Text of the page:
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COUNSELING ASTROLOGY #6

Article Originally published in the 1990 Summer edition of Aspects Magazine

The Consequences Of Change

 

In previous columns we have defined the purpose of the counseling astrologer as leading the client to better personal awareness. This column addresses one aspect of professionalism in our practice that I believe we need to consider seriously.  It has to do with ethics and it concerns specifically our responsibility for the changes clients makes in their lives and the consequences of these changes.

Indeed, with Uranus as one of our rulers, we astrologers have an ideal: to change the world, to set the world free.  This is a beautiful Aquarian, humanitarian concept!  But have we ever stopped and considered the down-to-earth consequences of being successful?  Are we truly ready, ourselves, to handle the all the consequences such changes would entail?  How far and how fast do we really want to make these changes?

Extraordinary changes are happening right now throughout the world, such as the emergence of Eastern Europe from the oppression it has experienced for so long, and the freeing of Nelson Mandela, symbol of liberation far beyond the borders of South Africa.

 

As soon as the Berlin Wall crumbled, however, many questions emerged about the consequences of a free Eastern Europe, consequences at all levels and for the whole world.  Suddenly, a question arises among many Americans and others: is Russia still a threat to America?  If not, what are the consequences for a country which has put so much energy into focusing on Russia as an enemy for so many years?  The consequences are not only for the United States but are far-reaching for all its allies as well. The consequences are not only political: they are military, financial, social, psychological, and possibly spiritual.  They touch the core belief system of many.

 

In my practice, I have found that the crumbling of the Berlin Wall did not occur only in Germany; with the Saturn/Neptune conjunction, it has also occurred symbolically within many people who are now willing to set themselves free from themselves, from what society imposes on them -- who are willing to take full responsibility for their own lives.  I hold the following theory: the inner willingness of so many people throughout the world to be responsible for their own lives, to trust themselves, brought the Wall down because it allowed them to take peaceful action; in turn, the willingness to take inner and outer responsibility for change is now spreading more openly because people have seen actual concrete results that give them a stronger belief in themselves.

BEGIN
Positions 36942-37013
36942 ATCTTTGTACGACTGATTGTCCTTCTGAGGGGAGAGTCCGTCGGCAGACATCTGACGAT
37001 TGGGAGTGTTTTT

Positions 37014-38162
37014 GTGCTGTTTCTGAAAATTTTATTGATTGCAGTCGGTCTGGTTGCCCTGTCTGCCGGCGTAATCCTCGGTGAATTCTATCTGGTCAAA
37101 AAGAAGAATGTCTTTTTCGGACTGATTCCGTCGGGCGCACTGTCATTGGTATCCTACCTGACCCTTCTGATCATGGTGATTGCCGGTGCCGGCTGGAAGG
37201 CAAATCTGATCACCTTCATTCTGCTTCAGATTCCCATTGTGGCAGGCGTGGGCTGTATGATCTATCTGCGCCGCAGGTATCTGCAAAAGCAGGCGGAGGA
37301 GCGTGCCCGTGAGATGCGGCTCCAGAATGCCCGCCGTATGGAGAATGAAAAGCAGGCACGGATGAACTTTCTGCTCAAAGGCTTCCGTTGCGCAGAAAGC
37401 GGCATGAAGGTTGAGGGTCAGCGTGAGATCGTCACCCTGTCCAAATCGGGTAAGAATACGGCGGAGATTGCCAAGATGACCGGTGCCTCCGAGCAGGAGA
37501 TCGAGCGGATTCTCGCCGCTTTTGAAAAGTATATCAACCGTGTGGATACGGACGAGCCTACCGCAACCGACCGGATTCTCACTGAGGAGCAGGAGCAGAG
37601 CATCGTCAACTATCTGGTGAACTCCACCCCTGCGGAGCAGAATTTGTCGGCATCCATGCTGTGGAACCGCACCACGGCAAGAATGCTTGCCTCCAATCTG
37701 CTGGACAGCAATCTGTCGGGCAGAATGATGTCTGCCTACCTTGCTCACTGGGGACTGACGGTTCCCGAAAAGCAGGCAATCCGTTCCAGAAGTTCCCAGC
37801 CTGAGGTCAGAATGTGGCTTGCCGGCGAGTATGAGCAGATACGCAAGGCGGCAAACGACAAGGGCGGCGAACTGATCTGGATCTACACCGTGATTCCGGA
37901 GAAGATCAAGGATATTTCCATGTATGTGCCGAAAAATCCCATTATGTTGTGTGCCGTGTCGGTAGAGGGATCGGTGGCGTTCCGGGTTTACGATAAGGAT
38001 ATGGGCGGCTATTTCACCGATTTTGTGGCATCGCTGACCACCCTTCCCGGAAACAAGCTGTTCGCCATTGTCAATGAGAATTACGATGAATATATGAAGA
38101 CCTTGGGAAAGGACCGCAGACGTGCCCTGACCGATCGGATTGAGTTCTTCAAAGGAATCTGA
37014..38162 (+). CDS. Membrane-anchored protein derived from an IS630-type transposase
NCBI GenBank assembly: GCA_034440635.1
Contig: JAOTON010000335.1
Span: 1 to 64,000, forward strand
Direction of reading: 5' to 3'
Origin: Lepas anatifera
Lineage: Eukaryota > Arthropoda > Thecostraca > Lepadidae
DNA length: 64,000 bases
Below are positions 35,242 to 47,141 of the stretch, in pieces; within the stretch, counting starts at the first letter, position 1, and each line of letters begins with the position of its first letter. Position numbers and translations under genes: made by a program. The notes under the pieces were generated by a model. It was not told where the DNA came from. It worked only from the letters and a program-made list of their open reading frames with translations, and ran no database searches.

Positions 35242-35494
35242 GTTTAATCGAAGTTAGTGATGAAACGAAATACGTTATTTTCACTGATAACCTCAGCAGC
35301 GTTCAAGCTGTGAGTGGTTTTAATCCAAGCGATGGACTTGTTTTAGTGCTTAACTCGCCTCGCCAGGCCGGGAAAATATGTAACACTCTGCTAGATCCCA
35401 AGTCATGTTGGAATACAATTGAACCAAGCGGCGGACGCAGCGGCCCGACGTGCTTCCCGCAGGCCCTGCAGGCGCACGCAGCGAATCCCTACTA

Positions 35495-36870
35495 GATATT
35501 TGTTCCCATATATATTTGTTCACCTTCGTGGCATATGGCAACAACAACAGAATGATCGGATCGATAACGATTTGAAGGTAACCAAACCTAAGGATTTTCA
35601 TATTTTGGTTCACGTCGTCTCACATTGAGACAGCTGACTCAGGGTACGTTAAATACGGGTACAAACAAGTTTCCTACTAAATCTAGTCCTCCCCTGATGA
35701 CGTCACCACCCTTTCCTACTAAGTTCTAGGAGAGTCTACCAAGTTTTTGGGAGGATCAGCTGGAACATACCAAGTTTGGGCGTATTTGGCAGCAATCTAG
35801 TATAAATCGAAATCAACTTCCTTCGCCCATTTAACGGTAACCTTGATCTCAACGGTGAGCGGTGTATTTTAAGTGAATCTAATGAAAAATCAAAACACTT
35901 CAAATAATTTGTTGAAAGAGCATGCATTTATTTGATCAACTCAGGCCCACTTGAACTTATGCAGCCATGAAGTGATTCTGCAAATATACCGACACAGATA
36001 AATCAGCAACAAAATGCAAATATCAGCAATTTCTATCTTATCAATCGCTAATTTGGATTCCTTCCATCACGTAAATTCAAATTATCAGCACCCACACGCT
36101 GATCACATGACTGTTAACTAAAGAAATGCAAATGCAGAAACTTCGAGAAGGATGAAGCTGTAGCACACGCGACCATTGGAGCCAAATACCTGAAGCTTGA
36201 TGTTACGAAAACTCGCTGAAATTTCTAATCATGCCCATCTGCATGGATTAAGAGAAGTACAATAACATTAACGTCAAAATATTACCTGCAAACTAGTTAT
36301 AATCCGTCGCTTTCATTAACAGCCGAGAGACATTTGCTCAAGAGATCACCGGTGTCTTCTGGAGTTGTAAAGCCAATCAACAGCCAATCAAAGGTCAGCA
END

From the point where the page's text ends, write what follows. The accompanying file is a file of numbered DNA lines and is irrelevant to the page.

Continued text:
In the same way that freedom through taking personal responsibility suddenly emerges and spreads throughout the world, our counseling work can also have more far-reaching consequences than we ever expected.  These consequences not only directly affect our clients'lives, but the lives of their immediate families, the life of their communities, and, on a bigger scale than we may think - while remaining realistic about our influence upon the world - the life of society at large.

 

Are our clients ready to handle such consequences?  Are our clients'families ready to handle the consequences?  I believe it is our responsibility  to be aware of the possible consequences of change for our clients and to bring our clients to this awareness so that they can make more clearly informed choices.  How good are we at helping our clients anticipate the effects of these changes without making definitive predictions about their future?

Furthermore, what kind of example are we for our clients? Are we, personally, ready and willing to handle the changes we dream of for ourselves and our society?  Or are we giving lip service to some aspects of the changing process?  Are there areas were we need to exercise restraint on our desire for change?  Are there areas where we need to participate more actively (and willingly) in the changing process?

The natal and progressed charts accompanying this column are used with the permission of a client with whom I did extensive work while she was visiting California.  She rapidly found a new sense of self as a woman.  However, knowing that she was returning to her alcoholic husband, anticipating that the Capricorn transits could put a damper on her excitement, we spent part of our last session getting her ready to return home.